"The Frog and the Nightingale" is written as a third person narrative, meaning that the voice telling the story is looking on and relating the action without any involvement. Readers are taken through the series of events as they happen, as if they were watching in real time.
The diction, or word choice for the poem, is clear and simple and very expressive. The description of the frog's voice and the reaction to it is vividly portrayed: "the crass cacophony blared out...Neither stones nor prayers nor sticks, insults or complaints or bricks stilled the frog's determination..."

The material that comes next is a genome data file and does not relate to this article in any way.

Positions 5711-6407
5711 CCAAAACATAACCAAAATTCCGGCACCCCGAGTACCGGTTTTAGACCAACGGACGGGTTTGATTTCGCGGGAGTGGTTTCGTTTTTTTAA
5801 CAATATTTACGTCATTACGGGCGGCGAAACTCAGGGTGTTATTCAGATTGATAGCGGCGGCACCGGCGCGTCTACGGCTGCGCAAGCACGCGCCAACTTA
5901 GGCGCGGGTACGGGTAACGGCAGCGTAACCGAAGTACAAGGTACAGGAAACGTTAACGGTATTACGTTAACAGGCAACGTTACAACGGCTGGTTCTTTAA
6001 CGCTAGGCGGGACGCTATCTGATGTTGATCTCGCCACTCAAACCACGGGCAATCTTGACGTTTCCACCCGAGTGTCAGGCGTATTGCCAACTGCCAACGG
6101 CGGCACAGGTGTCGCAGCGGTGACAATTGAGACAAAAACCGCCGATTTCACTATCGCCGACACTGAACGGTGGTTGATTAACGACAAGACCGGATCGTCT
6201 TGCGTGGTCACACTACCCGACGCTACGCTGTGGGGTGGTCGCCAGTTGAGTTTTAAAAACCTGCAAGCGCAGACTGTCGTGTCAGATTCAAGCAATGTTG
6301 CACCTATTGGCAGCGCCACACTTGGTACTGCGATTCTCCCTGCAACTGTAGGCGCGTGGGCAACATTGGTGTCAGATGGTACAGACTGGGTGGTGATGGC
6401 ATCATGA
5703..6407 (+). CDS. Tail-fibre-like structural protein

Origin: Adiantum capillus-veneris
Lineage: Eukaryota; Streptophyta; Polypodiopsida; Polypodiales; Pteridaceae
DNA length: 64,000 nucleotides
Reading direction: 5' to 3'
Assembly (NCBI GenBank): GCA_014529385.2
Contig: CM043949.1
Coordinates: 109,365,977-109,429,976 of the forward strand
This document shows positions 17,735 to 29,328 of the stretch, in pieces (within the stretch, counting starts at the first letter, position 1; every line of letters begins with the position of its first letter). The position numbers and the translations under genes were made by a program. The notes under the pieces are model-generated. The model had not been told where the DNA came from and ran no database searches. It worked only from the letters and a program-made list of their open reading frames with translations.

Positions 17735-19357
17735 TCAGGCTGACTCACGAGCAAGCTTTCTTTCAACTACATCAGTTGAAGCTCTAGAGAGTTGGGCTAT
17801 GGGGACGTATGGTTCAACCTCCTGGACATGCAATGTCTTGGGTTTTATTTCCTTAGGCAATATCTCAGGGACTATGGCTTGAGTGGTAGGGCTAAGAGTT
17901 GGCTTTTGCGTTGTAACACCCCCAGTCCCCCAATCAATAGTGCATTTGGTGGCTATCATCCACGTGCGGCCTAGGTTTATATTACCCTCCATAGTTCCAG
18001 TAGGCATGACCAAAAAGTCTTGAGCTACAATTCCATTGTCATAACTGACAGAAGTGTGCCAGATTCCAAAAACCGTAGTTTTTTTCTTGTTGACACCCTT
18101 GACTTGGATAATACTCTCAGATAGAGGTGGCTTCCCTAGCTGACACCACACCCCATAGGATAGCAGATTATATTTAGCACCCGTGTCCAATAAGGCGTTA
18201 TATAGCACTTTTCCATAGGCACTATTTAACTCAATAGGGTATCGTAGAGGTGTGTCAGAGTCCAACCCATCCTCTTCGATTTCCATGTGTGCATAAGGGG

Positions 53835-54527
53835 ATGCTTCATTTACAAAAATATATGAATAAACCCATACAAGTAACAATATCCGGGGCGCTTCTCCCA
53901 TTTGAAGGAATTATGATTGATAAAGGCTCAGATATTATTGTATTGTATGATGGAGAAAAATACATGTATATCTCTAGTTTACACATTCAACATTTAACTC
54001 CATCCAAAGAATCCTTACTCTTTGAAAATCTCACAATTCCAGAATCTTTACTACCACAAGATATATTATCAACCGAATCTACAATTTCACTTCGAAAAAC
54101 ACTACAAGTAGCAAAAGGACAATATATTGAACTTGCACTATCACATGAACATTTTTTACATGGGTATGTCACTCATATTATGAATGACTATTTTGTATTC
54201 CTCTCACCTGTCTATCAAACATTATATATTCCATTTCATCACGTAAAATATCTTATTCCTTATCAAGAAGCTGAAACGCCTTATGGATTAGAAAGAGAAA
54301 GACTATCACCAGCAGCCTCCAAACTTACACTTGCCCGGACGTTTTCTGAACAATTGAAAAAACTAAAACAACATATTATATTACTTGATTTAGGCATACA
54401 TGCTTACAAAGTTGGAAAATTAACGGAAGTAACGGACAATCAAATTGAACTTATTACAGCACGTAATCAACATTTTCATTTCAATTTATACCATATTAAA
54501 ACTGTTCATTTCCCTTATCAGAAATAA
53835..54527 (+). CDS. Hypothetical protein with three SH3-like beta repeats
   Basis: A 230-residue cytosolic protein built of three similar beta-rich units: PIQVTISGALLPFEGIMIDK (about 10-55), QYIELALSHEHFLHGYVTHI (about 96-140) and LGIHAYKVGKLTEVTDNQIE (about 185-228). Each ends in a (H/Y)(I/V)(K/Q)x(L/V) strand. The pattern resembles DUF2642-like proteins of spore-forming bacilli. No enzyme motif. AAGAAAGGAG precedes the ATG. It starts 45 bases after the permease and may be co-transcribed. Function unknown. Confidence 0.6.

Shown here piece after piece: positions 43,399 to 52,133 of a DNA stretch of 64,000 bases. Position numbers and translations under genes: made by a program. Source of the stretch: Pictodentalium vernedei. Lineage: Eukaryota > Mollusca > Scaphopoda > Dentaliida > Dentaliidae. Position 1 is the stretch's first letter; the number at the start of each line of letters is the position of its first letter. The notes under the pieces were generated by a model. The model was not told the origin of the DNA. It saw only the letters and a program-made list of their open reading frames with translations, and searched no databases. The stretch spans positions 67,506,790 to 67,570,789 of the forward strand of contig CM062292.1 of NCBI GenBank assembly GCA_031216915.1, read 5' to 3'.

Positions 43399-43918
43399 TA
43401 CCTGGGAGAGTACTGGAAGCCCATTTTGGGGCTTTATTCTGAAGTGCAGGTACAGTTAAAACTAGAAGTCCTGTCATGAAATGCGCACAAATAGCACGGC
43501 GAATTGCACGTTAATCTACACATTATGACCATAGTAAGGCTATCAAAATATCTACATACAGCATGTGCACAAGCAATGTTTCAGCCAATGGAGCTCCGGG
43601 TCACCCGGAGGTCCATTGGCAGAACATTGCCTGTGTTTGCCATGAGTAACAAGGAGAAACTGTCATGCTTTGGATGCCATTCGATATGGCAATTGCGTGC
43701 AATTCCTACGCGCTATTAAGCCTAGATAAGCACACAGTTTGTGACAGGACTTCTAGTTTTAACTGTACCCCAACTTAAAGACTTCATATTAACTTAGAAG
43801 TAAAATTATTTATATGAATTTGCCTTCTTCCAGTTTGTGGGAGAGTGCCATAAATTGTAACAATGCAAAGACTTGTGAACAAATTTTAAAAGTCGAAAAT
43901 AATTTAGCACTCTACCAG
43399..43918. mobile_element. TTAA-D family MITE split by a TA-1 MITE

There is no question what the croaks that went "awn and awn and awn" sounded like, or how the listeners felt about it! Vikram Seth is also showing his humor, spelling the rhyming word "on" creatively so that it looks as well as sounds like the rhyme with "dawn." In the same way, Seth uses very picturesque and understandable language to describe the nightingale's song and the reaction to it by the other creatures in the expanding audience and by the frog.
The rhythmic pattern and rhyme is steady throughout, even as the exact number of syllables may vary from line to line.